Men making chairs.

Friends making dinner.

Making the perfect fire. No matches required.

Enjoying the perfect fire. Seemed like there should have been stars above. Instead there were rocks.

Triumphant and dirty.

It is an unwritten rule: backwoods adventures must end with a meal at a diner.


“It is amazing that there are conditions under which a group of people can be happy to sit under a tarp in a rainstorm.” ~Joel

I love camping because it removes all of the devices that are tethered to me and those with me – in my case phone and computer. It removes and lets us focus on each other, nature, and simply being.

Last weekend we were in the Smoky Mountains at Cosby Campground – a great site that I would highly recommend. We hiked, splashed in a stream, played cards huddled under a tarp, slept in tents, made good food over fires (including homemade tortillas and brownies), played with my nephew (who responds more to his nickname, Thumper, than his name), and talked. And I showered under the stars by the stream. Perfect.

a season of a camping

As I sit to write this, I feel rich because of the camping trips I have had this season. Not because they were to the most exotic places imaginable, but because they were trips made with friends and lasting memories were created. There were 2 trips in Tennessee, 1 in Kentucky, 1 in North Carolina, and 1 in Washington. On 2 of the trips people came from 4 different cities to join in on the fun. We hiked, told stories, played games, cooked food, had deep conversations, burned wood (and other things), and laughed much. Friends plus nature is so beautiful and good for the soul. Here are some of the people, some of the laughter, from those trips. (One trip has no photo documentation due to much rain… so here are pictures from four trips.)

TU friends

Four friends from college days reunited.

bethany & james

Marriage is good.

renee & kylie

So is falling in love.

the fence

“Come on Pam… I’ll help you make it over the barbed wire fence.” On this hike, I was the only person under 6 feet tall. And yes, with help, I did make it.


I told you there was laughter.

tara & araella

For mother and daughter, fantasy stories fill the hours.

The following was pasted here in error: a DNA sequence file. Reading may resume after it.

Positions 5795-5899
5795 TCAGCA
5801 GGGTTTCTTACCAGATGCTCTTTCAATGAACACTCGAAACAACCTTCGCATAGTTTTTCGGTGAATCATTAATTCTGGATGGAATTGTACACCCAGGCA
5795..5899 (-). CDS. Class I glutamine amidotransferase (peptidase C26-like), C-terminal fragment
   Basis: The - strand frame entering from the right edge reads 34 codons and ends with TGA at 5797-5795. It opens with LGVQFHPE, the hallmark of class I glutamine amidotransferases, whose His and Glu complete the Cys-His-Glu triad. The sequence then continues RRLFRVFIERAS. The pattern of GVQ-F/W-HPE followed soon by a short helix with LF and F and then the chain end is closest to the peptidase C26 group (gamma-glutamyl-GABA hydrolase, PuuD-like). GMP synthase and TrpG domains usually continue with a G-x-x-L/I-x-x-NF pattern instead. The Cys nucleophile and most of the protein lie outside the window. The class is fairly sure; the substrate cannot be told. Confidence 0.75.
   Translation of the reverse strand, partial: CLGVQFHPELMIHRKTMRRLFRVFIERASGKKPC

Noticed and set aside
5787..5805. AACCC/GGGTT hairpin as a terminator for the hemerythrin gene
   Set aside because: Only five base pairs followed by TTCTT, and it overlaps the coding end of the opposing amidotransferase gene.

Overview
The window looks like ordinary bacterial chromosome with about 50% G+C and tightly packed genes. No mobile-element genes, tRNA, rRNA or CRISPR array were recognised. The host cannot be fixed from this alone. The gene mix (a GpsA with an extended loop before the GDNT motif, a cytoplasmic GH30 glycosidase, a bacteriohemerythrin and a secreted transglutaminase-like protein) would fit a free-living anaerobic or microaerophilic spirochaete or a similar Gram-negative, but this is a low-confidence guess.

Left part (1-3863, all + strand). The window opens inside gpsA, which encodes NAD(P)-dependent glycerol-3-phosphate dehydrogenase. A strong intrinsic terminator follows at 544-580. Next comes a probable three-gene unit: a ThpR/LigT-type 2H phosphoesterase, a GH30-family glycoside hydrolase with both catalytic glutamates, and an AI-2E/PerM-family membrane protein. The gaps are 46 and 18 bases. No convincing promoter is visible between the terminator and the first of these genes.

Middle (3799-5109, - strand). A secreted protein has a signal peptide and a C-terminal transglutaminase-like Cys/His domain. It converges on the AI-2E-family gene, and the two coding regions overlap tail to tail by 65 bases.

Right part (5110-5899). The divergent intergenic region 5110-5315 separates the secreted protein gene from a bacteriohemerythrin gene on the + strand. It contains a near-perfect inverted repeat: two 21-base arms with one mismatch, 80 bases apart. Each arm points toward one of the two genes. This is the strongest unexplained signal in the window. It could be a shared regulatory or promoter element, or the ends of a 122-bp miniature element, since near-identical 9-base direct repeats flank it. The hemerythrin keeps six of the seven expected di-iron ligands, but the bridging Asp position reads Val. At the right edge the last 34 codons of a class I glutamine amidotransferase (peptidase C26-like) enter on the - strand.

“Aren’t you impressed with my packing?”

pam & josh

Getting ready to hike a beach on the Pacific Ocean to find a campsite.

beach camping

Down there is where we camped listening to the ocean through the night. Just like camping when I was a kid – except a lot colder.


That mustache is the source of endless conversations. That look… well… what is family for but to document such things?!


My beautiful mom.

course 1

This was course one of dinner that night. Yes, we are all diving into the pot with spoons so as to avoiding doing dishes as much as possible.


Just to demonstrate that I do in fact believe in eating well while camping.

matt & chris

The brothers use creative measures when no ladder is available.

chris & lauren

“L come over here and help out.” “What?” “You are so much lighter than M.” I love the expressions on their faces.

teeth brushing

No, he is not an invalid. Yes, there was laughter.

on camping

In amongst other travel, I have four fabulous camping trips this summer, three of them still ahead of me. Next week I am celebrating a decade of friendship with three friends   plus two significant others who we also love. As locations and menus and equipment lists have flown across email inboxes, I have been reminded of my childhood camping trips. 

Back in the day mom and dad did all of the planning and we participated. Certain foods were pre-made and plenty of peanut butter and jelly was packed (also on next week’s menu). Camping equipment was pulled out and off we went. Not to a camp site with a number, running water, and electrical outlets. We expected to have beaches to ourselves, to bring in all the water we planned to use, to entertain ourselves for days, and to be tired of PB&J’s by the time we left. On the Sinai we brought every ounce of shade we  would have on beaches with no trees, in Fiji we would load our gear onto our boat to go to deserted islands, and in Jordan we abandoned tents to sleep on the rocks under the night sky. 

Along the way there were a few classic mishaps when items were forgotten. In Jordan we abandoned tents, but in Fiji they were helpful items to have. On one trip we forgot the tents (and the towels) in the car. Rather than abandon the trip, we slept under the clear night sky. And in the morning I found out what heavy dew is – it felt like it had rained. In Jordan once we forgot the two pots we normally cook in. A good 4 hours from home, we came up with an innovative solution – we used Saltana’s (our German Shepard) food and water bowls, which were made of metal. So yes, my family has literally shared dishes with the family dog. And it was a fantastic trip. 

I have no idea what mishaps might happen during the upcoming camping trips, but I do know that in spite of, or even because of, them, I will have a glorious time.

tree tunnel

Found this photo while looking for another. It was taken during the fall camping trip near Asheville, NC. This part of the hike reminded me of all sorts of books where the characters walk through tunnels made from trees and bushes, and of magical forests.